In the article Vitamin D and Depression: Where is all the Sunshine? discusses the correlation between Vitamin D and depression. Going outside and getting vitamin D is a great way to improve your body’s processes. Our body is designed to produce Vitamin D to help us, and getting it naturally is one reason why being outside makes us happy.
Being outside is a great way to get more oxygen into our lungs. As we breathe in deeply, our lungs expand and take in more air, which our heart and brain utilize. In turn, the heart can provide more energy to our blood cells, nurturing all organs, muscles, and body functions.
Oxygen is a chemical our body uses to burn fuel and create energy. This energy is essential in feeling motivated and not lazy. Even a short time spent outside will increase oxygen levels in the blood. The body then can better respond to any issue so that we may function wholly. Our body will feel less stressed and more in tune with itself.
When our minds race and we cannot quiet it down, being outside will make this far more manageable. As walking involves many different parts of the brain, our attention will be somewhat distracted, so we are not overwhelmed by the internal racing.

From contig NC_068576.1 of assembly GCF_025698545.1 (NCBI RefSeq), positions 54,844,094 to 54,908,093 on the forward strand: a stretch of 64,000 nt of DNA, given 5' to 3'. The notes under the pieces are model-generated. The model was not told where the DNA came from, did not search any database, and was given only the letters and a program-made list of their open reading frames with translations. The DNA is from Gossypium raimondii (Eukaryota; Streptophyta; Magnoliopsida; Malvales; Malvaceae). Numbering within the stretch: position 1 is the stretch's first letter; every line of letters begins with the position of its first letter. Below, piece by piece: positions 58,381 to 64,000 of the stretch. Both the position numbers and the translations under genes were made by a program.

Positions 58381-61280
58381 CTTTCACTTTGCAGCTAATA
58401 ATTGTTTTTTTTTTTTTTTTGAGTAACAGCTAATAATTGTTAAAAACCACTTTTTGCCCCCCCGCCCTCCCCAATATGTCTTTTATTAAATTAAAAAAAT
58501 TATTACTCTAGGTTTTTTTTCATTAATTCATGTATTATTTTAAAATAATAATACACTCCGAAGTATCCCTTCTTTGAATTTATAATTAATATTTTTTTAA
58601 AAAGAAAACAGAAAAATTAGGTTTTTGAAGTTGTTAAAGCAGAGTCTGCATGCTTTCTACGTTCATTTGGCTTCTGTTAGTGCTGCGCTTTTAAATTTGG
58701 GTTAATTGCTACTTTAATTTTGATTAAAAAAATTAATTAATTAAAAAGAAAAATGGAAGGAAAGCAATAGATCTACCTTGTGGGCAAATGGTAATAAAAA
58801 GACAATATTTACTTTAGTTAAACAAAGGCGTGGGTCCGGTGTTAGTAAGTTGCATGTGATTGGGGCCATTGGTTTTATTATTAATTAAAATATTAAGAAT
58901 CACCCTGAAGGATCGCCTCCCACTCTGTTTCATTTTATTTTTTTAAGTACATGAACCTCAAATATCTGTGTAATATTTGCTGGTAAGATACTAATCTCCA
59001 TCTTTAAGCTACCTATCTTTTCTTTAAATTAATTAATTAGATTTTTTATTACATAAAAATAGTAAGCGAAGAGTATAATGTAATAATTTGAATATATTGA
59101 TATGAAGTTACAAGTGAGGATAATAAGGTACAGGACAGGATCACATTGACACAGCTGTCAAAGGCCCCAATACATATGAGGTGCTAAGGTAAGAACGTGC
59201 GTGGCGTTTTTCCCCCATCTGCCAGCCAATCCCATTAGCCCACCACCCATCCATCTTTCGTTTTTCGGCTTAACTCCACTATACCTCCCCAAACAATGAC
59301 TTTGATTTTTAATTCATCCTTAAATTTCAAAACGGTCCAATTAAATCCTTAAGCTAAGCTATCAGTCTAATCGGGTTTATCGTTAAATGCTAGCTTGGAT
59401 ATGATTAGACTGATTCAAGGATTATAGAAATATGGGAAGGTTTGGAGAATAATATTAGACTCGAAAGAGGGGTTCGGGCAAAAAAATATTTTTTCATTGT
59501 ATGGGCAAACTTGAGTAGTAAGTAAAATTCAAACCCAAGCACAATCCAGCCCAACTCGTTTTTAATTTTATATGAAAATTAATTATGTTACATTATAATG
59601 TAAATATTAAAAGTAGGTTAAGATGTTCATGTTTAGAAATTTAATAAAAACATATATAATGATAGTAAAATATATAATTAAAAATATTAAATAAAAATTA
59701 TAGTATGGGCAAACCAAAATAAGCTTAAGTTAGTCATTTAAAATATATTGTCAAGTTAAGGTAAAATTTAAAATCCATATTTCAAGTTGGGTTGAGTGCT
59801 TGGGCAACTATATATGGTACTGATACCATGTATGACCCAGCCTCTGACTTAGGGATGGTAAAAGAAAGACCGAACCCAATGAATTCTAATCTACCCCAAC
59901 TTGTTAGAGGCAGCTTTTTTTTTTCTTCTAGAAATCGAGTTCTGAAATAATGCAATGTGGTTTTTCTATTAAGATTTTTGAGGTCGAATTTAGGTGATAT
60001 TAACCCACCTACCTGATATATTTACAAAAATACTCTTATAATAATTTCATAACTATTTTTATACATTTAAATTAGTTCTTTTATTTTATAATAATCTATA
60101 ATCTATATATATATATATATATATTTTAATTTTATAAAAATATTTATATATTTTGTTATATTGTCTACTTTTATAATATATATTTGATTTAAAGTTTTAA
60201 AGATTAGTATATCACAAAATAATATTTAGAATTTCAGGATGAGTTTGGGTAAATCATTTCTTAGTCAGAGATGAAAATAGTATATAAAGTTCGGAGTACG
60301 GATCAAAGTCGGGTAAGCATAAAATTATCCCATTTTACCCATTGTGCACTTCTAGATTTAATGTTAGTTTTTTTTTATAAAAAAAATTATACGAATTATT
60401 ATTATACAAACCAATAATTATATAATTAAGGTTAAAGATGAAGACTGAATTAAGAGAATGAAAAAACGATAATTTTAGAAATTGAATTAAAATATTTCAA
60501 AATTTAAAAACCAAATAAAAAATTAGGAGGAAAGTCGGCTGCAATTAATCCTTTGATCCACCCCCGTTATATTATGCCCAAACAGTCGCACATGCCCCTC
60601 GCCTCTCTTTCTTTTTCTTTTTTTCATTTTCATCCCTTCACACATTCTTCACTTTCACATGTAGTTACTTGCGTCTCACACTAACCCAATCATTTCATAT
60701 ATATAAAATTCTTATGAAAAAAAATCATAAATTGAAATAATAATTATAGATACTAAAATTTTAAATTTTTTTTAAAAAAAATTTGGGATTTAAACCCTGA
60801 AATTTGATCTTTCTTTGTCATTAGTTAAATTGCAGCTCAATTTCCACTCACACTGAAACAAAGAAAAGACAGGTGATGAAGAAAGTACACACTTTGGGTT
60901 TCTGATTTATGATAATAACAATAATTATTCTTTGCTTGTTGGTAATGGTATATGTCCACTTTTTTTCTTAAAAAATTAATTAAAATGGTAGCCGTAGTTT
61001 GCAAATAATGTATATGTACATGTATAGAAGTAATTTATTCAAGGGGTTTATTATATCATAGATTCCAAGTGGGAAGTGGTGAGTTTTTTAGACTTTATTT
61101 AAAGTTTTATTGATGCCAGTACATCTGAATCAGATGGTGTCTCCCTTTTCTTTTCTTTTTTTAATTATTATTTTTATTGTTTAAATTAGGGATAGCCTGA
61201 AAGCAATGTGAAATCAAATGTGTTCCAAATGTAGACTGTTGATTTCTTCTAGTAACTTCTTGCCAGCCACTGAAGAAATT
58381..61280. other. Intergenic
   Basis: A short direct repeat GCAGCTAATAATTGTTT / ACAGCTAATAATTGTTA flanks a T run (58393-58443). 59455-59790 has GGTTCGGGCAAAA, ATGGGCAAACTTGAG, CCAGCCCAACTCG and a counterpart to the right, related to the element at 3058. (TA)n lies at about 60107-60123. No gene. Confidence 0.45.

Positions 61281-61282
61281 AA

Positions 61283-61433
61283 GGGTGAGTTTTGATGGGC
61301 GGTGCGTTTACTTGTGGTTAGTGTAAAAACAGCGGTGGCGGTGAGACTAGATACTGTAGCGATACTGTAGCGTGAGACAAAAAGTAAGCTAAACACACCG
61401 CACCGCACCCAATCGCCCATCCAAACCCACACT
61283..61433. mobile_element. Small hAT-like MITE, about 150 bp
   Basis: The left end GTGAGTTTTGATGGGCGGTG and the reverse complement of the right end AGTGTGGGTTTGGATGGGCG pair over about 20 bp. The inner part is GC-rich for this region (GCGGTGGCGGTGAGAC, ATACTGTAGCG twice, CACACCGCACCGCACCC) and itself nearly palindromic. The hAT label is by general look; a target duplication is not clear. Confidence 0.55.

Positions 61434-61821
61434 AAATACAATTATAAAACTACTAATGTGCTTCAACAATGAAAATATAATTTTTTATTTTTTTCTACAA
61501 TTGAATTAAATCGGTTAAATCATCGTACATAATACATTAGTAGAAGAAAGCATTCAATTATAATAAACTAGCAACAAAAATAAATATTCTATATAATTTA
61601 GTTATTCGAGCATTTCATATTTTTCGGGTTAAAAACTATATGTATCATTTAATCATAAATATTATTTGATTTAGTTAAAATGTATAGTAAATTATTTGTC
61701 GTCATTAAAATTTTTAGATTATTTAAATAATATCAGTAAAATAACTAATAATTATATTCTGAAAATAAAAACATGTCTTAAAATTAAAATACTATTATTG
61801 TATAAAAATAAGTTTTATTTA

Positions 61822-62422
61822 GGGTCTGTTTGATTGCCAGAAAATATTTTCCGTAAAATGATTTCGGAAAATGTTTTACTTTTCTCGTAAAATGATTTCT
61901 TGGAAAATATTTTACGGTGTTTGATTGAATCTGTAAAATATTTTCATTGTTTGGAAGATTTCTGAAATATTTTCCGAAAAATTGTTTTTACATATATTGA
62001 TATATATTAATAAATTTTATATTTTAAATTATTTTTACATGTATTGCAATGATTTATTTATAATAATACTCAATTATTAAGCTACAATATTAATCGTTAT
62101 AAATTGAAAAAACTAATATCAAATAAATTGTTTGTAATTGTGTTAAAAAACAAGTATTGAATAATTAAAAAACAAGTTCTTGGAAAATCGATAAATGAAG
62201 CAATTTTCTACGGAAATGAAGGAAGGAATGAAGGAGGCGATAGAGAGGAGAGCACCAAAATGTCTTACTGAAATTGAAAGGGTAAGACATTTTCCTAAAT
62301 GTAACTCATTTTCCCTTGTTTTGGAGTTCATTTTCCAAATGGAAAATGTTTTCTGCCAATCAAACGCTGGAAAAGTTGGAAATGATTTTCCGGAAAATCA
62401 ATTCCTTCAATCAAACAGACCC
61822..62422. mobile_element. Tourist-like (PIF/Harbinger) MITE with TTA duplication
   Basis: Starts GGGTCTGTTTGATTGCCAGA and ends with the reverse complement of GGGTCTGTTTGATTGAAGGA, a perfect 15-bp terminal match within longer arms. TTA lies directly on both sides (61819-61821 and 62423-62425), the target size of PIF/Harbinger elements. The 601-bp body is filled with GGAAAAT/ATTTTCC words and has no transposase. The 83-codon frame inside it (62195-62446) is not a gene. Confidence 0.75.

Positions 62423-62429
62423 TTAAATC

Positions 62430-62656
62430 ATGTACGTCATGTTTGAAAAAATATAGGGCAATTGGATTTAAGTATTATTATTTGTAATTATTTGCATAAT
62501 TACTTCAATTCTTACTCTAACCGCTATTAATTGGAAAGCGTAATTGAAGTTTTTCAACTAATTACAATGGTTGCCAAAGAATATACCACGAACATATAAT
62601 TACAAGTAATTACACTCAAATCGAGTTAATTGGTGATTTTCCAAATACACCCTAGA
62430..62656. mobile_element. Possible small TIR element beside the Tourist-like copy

Just like meditation, walking outside or forest bathing, is a great way to not ruminate over distressing thoughts. Likewise, walking in nature, such as through a park or in woodland, can calm you.
These areas are typically quieter than walking in a city, and the sounds of nature will soothe and be less taxing on our psyche.
Benefits Of Being Outside
Post-traumatic Stress Disorder = PTSD
Post-traumatic stress disorder occurs due to a traumatic event. Disturbing thoughts that can change how new stimuli is processed. Being outside in nature can help PTSD by creating new connections through mindfulness.
Mindfulness can reduce gray matter in a brain region known as the amygdala—this part of the brain regulates stress. When one has PTSD an overactive, or misfiring amygdala occurs, meaning the perception of threats is much higher.
To calm the brain’s amygdala region, the practice of mindfulness and being outside can be beneficial. With some effort and professional help, practicing mindfulness while out in nature may help reduce symptoms of PTSD.